Your sculpture played a large role in A Map of the Known World. How does engaging in other creative activities influence your writing?

I think creativity begets creativity. Letting my imagination and my mind and my hands play in one medium simply allows for everything to feel more free and opened-up when I turn to the next medium.

Your work is largely influenced by personal experiences—living in Jerusalem, the artistic legacy your grandparents left you, etc.—and yet the stories are not autobiographical. Do you find yourself more compelled by the idea of “writing what you know” or of discovering something new?

I very much wrote of what I knew in my first book, The Weight of the Sky, and once I was done with that story, I went on to write something that I knew about only academically. Song of the Sparrow was probably the most enjoyable writing project I’ve ever embarked upon. I loved diving into the research, and I loved writing about a world that I mostly got to imagine from scratch. But I do love research, digging through old texts, looking up random facts, like what sorts of vegetation would have grown in the time and place where the story is set. I think, for me, the most ideal sort of story to tell is one that contains some measure of context by which I can connect to the world I have to build, but that also has a very wide field in which I can play and learn.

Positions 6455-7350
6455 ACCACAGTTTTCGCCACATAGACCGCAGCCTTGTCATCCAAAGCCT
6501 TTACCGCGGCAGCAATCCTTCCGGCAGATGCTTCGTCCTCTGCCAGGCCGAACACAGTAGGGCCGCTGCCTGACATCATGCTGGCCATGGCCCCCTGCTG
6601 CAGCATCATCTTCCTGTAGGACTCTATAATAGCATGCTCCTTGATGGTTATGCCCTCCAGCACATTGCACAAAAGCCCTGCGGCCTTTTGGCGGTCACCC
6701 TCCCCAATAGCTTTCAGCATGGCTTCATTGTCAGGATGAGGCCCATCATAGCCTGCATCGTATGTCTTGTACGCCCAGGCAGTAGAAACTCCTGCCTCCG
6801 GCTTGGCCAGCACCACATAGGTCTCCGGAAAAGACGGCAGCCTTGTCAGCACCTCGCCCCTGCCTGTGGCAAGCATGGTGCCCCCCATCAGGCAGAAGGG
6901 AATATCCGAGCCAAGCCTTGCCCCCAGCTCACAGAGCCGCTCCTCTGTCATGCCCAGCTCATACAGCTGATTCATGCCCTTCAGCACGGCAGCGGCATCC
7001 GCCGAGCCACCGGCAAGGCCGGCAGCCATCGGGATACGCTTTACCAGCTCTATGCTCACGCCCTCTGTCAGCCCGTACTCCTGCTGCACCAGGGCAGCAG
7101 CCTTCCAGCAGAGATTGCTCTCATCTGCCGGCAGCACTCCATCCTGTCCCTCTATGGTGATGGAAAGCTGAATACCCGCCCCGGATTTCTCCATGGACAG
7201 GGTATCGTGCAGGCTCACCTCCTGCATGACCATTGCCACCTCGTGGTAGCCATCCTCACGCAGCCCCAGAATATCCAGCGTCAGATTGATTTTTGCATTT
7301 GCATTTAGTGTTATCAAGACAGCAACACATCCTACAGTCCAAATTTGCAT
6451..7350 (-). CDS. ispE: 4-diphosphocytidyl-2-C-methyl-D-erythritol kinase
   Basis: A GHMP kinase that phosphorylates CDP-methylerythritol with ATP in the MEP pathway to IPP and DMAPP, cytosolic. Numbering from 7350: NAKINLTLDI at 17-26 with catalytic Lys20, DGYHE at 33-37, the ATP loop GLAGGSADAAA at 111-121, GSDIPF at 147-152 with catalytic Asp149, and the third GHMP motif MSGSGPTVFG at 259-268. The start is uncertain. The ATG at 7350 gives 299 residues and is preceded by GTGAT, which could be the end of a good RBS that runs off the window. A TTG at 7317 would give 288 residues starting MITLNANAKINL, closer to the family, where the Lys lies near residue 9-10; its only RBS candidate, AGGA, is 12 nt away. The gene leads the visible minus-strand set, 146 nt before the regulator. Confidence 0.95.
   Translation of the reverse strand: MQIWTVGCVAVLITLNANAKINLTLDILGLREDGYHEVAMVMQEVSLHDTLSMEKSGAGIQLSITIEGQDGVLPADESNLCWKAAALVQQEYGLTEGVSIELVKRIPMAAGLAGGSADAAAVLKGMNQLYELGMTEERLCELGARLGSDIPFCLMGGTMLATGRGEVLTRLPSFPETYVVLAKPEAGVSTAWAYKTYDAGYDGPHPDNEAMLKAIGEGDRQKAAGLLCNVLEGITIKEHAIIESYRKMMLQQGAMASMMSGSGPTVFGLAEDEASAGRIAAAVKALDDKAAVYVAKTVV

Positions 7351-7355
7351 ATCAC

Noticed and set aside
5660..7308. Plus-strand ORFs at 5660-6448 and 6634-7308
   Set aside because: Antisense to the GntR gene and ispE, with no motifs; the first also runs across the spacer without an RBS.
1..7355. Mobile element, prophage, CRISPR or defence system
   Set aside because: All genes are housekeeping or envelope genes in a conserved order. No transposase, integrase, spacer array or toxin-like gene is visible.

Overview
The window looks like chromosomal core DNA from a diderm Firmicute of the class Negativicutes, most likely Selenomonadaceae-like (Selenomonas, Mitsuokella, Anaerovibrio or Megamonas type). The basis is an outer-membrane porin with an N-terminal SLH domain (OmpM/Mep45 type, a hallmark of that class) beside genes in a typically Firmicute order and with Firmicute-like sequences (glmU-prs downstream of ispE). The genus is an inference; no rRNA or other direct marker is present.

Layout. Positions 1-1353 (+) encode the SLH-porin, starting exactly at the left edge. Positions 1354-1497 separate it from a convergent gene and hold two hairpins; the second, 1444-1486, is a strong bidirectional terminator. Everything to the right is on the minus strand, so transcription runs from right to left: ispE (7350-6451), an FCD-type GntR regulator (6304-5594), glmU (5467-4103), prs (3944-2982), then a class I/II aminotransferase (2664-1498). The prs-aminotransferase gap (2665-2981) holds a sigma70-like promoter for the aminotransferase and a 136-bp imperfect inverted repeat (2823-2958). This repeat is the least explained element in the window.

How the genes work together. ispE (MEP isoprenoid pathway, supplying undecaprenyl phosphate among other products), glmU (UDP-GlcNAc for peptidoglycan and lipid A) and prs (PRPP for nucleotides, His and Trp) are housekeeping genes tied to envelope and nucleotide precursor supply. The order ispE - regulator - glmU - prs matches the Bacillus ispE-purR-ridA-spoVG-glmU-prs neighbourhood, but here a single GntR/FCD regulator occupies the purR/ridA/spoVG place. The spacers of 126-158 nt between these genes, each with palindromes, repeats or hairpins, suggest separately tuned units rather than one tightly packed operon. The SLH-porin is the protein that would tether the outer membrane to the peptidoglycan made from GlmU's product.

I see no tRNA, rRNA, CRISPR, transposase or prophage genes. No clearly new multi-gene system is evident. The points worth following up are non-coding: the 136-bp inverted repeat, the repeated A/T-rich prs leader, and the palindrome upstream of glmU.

You write beautifully in both free verse and prose. What advice would you give to an author interested in playing with structure and form?

Thank you so much – that is very kind of you! I think the best advice I can give is to just read as widely and deeply as possible. Reading the works of one’s predecessors and understanding the craft will give younger writers the tools to explore and experiment and invent on their own. Then, go play!

Anything else you’d like to share?

Thank you so much for this fabulous opportunity!

Where can readers find you online (Website, twitter, goodreads, facebook, tumblr, etc.)?

I am on twitter (@lisaannsandell), goodreads, and facebook, but here’s my embarrassing confession: With two little toddlers at home and a lot of books to edit, I’m not online nearly enough. Readers can also visit my website: www.lisaannsandell.com

Thank you, Lisa, for your time and thoughtfulness. Now, back to writing . . . or whatever creative venture is speaking to you today!

Camp NaNo